Gendarmes still struggle to predict future crime despite new software

By Alexandre Léchenet

Gendarmes in Frances have been testing algorithmic software to see if it will help them predict patterns of offences in their areas and thus help them to cut crime. Despite the claims made for the software, analysis by Mediapart suggests that it has had limited effect, far removed from how it is portrayed in science fiction. Nonetheless, as Alexandre Léchenet reports, the crime 'predicting' tool has now been rolled out for general use by gendarmes across France.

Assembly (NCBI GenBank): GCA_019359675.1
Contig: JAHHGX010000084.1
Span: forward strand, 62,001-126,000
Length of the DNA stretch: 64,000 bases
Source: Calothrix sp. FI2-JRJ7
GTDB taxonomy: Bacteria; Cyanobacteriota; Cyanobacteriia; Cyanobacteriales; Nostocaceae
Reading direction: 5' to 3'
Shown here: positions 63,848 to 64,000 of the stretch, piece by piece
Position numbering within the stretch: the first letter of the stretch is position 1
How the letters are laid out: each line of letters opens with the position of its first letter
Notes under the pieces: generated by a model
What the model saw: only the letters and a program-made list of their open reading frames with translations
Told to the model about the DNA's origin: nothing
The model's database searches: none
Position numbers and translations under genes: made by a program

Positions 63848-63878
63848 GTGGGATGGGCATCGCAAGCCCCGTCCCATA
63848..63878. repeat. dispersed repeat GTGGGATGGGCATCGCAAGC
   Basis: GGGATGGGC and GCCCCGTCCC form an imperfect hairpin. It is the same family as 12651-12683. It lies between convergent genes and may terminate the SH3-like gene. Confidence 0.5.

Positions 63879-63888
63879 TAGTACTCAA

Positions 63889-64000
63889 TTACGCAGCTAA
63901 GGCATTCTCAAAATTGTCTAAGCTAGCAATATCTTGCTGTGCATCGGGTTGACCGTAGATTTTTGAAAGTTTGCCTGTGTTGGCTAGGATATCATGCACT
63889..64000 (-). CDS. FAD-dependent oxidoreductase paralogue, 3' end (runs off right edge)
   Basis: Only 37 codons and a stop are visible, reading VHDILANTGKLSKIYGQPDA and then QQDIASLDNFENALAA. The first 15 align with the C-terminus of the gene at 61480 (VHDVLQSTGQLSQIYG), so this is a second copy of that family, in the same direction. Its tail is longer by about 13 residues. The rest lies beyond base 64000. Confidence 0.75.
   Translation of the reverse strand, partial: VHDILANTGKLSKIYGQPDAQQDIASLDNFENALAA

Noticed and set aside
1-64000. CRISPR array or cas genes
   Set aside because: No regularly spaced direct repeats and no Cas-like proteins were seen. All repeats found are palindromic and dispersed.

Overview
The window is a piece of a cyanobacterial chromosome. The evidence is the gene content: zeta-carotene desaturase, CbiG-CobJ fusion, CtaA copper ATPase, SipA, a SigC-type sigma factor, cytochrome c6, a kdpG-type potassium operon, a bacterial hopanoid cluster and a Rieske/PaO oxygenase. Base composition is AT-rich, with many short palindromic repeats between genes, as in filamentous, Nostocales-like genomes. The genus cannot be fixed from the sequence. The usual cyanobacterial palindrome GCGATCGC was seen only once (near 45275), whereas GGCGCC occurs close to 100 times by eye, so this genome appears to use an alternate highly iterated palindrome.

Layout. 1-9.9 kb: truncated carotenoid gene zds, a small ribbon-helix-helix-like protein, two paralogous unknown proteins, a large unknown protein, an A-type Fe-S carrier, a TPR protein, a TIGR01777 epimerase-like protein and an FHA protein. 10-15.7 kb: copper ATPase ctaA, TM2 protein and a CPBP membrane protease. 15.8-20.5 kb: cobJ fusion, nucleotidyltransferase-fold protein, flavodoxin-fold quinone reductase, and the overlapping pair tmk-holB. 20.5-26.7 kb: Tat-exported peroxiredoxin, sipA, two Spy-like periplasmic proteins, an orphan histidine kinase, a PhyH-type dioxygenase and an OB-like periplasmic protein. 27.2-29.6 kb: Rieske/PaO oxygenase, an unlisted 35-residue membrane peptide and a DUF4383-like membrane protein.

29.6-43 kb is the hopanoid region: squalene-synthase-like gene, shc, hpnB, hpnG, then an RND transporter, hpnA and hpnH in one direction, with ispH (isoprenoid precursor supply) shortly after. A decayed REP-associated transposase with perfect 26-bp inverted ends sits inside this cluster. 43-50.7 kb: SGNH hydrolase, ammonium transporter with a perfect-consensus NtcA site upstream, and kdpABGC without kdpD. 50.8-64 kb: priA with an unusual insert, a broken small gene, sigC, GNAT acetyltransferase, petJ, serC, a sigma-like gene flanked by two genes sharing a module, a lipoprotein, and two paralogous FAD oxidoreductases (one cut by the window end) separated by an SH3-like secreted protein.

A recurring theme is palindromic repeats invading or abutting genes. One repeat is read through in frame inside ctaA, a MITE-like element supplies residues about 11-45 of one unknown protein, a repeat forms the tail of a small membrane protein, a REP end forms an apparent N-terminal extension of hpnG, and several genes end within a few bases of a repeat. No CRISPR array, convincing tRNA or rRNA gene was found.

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Every article about the predictive algorithms used by the French gendarmerie mentions the Steven Spielberg film Minority Report, which is itself based on a science fiction short story by Philip K. Dick. This comparison is far removed from the reality – as many gendarmes have agreed when interviewed – but it has the advantage of making the gendarmes look modern and operating at the frontiers of science fiction. Even in official documents, in particular during a recent presentation by police about public safety, the new software is held up as a sign of the “gendarmerie of the future” (see below).Officially known as “decisional analysis”, this new tool has this year been installed in all computers and tablets used by gendarmes. It is in the form of a browsable map of the zones patrolled by gendarmes, which are largely rural areas of France. This map pulls together the history of recorded burglaries and car theft and states the likely risk of these crimes occurring again. These particular offences have been chosen by the team who developed the tool because they make up a third of all crime in areas patrolled by gendarmes, and they are crimes which are quite often reported.